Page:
The strategy continues: “The Council has to take account of the volume of different types of [road] user on different streets and at different times of day”. Well, yes, it does. But it also has to balance those current requirements with the “volume of different types of user” (bicycle, car, van or bus user) it wants to have in the future. And in this particular task, I’m afraid the strategy is a complete failure. It refuses to accept that, in order to achieve its vision of becoming a leader in bicycle transport, things will – over time – need to change on its streets. For every bold statement in this document, there is another statement that slams the entire strategy back towards retaining the status quo. I’m afraid I don’t think that’s good enough.

Take, for example, the Council's statement that the proposed central London bike grid "will build upon existing and proposed sections of the London Cycle Network". In its own right, that might be acceptable but only with some significant improvement to those routes. If you’ve ever cycled from Tottenham Court Road to Paddington on Westminster’s London Cycle Network section, for example, you’ll know that it is a mesh of very fast, very intimidating one way streets with cars parked on either side. In short, exactly not the sort of thing you’d build to encourage cycling. But the Council makes clear that it a) has no intention of reducing speed limits (although it is vague about whether it might use other measures to slow motor vehicle speeds) b) makes very clear it does not intend to move car parking or loading bays and c) will accept segregation on TfL roads but not on the 92% of roads that it controls. That leaves me wondering what Westminster's bike grid is actually going to look like? Just the same as the largely awful London Cycle Network routes that run through central London at the moment, perhaps?

I’m also surprised by the Council’s slightly odd target. The ambition is that 5% of all journeys originating from the borough should be by bike by 2026 (up from 3% currently). In Hackney, however, people already make 6% of journeys by bike, so why is Westminster getting away with a target that doesn’t even match 2013’s reality?  What’s more, the goal is even less than Boris Johnson’s own vision, which is to see 5% of all journeys in London by bike in 2020.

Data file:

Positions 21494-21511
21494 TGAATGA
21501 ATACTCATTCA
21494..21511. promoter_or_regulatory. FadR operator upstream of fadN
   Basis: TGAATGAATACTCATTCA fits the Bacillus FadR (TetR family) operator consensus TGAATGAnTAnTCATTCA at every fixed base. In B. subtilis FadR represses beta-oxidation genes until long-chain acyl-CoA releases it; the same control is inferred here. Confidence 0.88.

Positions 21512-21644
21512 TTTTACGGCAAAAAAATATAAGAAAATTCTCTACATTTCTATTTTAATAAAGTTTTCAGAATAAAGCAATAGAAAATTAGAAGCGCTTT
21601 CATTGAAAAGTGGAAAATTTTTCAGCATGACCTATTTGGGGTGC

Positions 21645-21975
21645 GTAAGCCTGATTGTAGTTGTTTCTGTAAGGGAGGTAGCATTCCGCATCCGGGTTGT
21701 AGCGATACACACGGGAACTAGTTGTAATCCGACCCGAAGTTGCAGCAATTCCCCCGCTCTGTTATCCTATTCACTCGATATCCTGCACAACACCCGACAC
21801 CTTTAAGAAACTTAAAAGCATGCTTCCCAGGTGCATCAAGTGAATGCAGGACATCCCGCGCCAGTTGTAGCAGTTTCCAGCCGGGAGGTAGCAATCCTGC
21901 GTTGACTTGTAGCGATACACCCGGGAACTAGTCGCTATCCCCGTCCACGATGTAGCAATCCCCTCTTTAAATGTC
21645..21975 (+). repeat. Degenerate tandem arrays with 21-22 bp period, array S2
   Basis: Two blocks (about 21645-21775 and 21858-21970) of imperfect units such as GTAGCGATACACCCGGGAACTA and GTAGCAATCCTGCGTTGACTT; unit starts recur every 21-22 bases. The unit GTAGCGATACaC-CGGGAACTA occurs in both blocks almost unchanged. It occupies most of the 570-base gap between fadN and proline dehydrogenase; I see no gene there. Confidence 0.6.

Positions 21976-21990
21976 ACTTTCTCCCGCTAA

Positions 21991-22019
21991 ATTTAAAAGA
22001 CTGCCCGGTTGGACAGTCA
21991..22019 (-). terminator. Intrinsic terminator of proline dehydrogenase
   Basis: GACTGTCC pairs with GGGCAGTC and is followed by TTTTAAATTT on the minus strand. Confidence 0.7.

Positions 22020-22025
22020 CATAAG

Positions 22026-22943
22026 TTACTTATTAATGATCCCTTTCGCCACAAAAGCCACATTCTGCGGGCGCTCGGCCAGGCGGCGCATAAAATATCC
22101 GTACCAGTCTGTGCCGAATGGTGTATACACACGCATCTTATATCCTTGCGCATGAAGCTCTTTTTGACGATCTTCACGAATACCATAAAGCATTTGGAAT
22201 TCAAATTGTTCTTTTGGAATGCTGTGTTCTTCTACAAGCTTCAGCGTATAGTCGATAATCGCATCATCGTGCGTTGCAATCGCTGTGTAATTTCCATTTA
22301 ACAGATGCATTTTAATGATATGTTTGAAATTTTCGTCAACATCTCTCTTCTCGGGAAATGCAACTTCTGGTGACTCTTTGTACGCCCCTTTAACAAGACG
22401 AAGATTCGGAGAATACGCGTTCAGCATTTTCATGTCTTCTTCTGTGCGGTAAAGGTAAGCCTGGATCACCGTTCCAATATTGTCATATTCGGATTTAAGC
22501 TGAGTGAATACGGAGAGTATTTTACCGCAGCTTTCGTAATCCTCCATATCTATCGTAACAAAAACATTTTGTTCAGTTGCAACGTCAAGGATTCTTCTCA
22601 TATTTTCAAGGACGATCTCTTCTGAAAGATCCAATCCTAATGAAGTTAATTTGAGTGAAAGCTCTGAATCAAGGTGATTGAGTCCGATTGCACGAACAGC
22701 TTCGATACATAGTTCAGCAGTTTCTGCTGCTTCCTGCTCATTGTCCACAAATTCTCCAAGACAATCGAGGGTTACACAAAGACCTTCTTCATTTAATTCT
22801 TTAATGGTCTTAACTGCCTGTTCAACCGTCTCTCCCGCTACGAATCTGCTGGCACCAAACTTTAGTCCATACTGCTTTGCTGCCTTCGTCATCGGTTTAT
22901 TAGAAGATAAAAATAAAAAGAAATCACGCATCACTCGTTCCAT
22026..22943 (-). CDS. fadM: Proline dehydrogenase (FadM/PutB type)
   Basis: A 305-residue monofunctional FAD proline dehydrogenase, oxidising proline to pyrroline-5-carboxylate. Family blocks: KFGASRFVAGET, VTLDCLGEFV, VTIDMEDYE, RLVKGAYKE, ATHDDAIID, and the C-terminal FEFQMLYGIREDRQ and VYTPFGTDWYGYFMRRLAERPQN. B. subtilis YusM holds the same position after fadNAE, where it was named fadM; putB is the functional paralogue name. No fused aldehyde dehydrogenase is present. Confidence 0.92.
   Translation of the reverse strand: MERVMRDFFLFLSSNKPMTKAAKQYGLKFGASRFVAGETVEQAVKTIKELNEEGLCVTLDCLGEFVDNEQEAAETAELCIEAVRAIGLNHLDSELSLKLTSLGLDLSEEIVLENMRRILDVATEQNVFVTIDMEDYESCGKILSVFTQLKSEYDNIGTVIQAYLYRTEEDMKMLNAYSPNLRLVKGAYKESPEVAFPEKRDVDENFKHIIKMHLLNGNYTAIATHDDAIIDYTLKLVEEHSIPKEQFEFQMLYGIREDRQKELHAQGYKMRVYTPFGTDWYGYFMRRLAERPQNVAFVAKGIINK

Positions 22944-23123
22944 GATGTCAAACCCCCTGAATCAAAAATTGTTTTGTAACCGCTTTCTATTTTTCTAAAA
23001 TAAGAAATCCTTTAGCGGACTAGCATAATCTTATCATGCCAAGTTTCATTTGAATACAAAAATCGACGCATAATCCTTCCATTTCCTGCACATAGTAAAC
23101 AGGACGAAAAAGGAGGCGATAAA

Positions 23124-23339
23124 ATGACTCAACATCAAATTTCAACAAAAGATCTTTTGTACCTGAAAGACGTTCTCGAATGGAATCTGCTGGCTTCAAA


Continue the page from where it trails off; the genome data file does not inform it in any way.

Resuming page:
This is what the main Westminster bike
route through Covent Garden looks like every night. Head to tail
full of cars and taxis. The only place to cycle is down the wrong side
of the street. Totally insane. Seems unlikely to change?
The Council dismisses 20mph streets out of hand for the ludicrously irrelevant reason that: “it is considered that a 20 mph limit could have minimal benefit as traffic speeds in the City of Westminster are often below 20 mph already, with the average speed being just 10mph”. That is a statement that entirely misses the point of 20mph and is – in any case – a statement of personal fiction. The point about 20mph streets is that they enable traffic engineers to implement solutions that create equality for pedestrians, cyclists and people in motor vehicles. What’s more, the statement is utterly disingenuous. Take a street like Aldwych. Perhaps the average speed there really is 10mph. But most of the time, I’d hazard people are generally whizzing around it at 35-40mph. Not fun when you mix in thousands of people on bikes who have to change across four or five lanes of fast-moving traffic.

At points, the document veers into the surreal. I kid you not: The Council is going to issue free bells to ‘cyclists’ “encouraging them to make use of their bell to warn pedestrians of their presence” (this despite the fact that the document also notes the Police reports that pedestrians are responsible for 60% of pedestrian/cyclist collisions in the borough – Is the Council proposing to give pedestrians bells as well?) This is Nanny state policy in the extreme and is rightfully criticised by AsEasyAsRidingABikeblog.

Ultimately, I feel this is a very worrying document. Parts of the strategy are extremely well written and I’m impressed by the way in which Westminster sets out its case to encourage more people to cycle.
To be fair, the draft is still very much that - a draft. There are lots of chapters that have yet to be written and we'll see how those develop. But the detail of this strategy as it stands right now seems to promise very little other than piecemeal changes to a few one-way streets and a little bit more bike parking. I'm afraid I don't think that qualifies for becoming a 'national leader in cycling provision'.